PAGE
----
1. Make sure they are accepting new patients, and make sure they aren't overbooked. If your provider is overbooked for the month you are due, they won't be able to give you the attention you deserve during pregnancy and labor.
2. Write all your questions before going in. It is really easy to forget what was important when you start talking, and having them all written down can help you remember, and that way you don't regret not asking things.
3. Bring your partner with you! You both need to feel comfortable with this person, especially if your partner is going to play an active role in the labor and delivery.
4. Give them the benefit of the doubt until you learn otherwise. Don't go in there thinking they will be opposite or that you know what their answers will be. Go in with an open mind.
5. Make them give you specific answers. If you ask about their cesarean rate, don't let them say "it's average". Have them give you a percent. You need to know specifics so you can make an informed decision.
Some great questions you can ask:
1. How many babies they have "delivered" (I hate that word, a baby isn't a pizza)
2. Who you can contact in an emergency
3. Who covers for them if they are unavailable
4. How they handle high risk pregnancies
5. If they will help you write a birth plan and help you with what you want to do.
6. Ask about their percentages for:
-Transfers (mainly for homebirth or birthing center midwives)
7. Ask what practices they use that are routine (ie: vaginal checks before labor/during labor, electronic fetal monitoring, IVs, food and drink in labor, using water as pain relief, waterbirth, how they want you to give birth/if you can choose your own position, what happens to the baby after birth, if baby is suctioned, if baby is bathed, rooming in policies, etc)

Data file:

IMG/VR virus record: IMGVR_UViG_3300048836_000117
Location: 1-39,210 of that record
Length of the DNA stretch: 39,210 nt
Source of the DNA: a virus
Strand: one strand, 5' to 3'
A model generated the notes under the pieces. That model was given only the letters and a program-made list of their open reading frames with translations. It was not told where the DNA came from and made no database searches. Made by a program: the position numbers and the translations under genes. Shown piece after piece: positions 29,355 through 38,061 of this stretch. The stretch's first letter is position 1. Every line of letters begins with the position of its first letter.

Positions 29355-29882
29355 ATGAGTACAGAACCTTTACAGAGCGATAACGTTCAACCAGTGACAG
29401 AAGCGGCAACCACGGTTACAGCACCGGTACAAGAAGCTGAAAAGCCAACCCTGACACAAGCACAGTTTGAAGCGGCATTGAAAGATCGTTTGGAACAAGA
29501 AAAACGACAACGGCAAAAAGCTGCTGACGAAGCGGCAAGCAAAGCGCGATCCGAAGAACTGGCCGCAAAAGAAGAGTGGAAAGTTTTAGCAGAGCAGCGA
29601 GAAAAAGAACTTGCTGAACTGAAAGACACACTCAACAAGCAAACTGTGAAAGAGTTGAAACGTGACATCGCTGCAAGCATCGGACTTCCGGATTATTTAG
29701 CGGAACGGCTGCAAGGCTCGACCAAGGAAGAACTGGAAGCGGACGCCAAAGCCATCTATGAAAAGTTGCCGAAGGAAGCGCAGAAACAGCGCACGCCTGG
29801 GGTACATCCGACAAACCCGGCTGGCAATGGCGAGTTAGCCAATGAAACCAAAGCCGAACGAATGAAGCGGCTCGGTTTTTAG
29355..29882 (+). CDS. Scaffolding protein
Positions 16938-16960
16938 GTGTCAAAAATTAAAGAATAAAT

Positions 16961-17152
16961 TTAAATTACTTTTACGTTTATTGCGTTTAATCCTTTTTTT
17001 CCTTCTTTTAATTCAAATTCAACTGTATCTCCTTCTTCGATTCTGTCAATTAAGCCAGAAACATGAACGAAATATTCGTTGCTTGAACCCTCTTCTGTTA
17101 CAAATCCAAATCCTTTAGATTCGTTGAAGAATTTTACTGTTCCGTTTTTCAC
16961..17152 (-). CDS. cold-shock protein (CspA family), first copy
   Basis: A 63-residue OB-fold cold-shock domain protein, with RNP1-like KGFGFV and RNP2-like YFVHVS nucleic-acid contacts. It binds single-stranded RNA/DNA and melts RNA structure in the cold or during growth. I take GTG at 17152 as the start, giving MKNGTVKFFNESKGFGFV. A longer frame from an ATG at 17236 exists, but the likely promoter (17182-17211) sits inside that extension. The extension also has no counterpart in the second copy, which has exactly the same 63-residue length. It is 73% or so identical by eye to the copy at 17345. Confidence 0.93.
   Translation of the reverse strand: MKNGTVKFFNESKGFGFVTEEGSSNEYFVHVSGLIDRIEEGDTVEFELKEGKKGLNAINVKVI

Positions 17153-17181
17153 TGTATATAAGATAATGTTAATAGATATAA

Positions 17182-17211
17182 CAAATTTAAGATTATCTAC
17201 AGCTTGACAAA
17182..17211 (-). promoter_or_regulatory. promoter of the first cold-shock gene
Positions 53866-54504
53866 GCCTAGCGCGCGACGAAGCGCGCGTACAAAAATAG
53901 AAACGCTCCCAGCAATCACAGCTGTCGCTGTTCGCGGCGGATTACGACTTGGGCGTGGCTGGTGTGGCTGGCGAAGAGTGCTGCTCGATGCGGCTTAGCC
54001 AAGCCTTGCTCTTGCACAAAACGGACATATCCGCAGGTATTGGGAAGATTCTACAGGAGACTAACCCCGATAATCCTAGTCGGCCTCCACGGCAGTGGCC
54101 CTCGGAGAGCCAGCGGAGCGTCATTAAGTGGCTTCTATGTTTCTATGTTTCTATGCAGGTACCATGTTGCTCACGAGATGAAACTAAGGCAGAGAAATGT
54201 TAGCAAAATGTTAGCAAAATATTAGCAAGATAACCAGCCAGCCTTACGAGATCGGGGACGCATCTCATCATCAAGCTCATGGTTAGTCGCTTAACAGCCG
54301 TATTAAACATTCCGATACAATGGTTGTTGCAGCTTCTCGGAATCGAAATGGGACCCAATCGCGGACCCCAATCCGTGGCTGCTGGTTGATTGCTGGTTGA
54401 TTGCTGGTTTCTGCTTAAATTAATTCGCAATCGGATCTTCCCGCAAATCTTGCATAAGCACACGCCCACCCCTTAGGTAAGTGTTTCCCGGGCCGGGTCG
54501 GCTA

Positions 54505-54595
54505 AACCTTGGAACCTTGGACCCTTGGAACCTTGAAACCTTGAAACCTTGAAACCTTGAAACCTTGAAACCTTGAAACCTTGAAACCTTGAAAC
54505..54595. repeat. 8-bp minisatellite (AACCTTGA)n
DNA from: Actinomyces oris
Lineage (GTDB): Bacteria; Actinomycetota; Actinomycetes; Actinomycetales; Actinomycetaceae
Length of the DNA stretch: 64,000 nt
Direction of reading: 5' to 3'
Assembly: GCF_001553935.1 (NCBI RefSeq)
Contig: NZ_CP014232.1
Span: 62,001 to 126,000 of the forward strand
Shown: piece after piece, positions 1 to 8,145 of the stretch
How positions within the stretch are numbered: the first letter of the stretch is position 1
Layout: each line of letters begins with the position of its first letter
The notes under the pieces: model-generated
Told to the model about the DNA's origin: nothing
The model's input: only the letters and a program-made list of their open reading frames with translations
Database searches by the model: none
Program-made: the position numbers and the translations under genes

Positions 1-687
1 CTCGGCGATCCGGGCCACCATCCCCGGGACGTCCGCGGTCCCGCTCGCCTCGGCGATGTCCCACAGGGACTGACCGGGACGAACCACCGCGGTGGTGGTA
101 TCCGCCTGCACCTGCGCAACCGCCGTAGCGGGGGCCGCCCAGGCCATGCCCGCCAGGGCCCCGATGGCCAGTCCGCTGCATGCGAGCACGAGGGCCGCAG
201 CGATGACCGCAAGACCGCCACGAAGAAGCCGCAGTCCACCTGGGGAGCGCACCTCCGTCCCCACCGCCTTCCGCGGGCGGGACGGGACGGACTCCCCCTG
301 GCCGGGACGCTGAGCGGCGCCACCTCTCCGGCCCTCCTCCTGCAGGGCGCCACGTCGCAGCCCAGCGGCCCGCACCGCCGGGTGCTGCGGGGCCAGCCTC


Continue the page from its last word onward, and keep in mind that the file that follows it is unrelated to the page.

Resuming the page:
8. When they want you to call (if homebirth) or come in (hospital/birth center) once you are in labor
9. What they do if your water breaks before labor
10. If a midwife, do they transfer your care for anything? If so, what/why do they transfer for?
11. What they consider overdue.
12. What they do if you reach 42 weeks or their definition of overdue
13. How long their average prenatal visit is
14. If in the hospital or birthing center, do they give you the consent papers before or during labor?
15. How often do they use ultrasound in normal low risk pregnancy
16. Do they use ultrasound to find baby's position or do they palpate the belly
And this is just the bare minimum! There are so many more questions that you can ask, depending on your own personal views on birth. The one thing to remember is to get straight answers, not "yes/no/maybe". You need someone that will be honest with you, not someone that is just in it for the paycheck.
Also, see if you can get referrals to patients they have used. See if you can talk to other families while you are in the waiting room. Talk to the nurses and assistants they have. A lot of what you will learn will not be from the actual interview, but what you see and hear around the office.
And ultimately, remember that this choice is never set in stone. Until that baby is born, you can change your mind. You can fire your provider at any time, even during your labor. It isn't set.
Your provider should not be restricting you during YOUR labor and delivery. You shouldn't be made to do anything. You are paying them, they are providing a service. Get what you pay for and don't stand for anything less.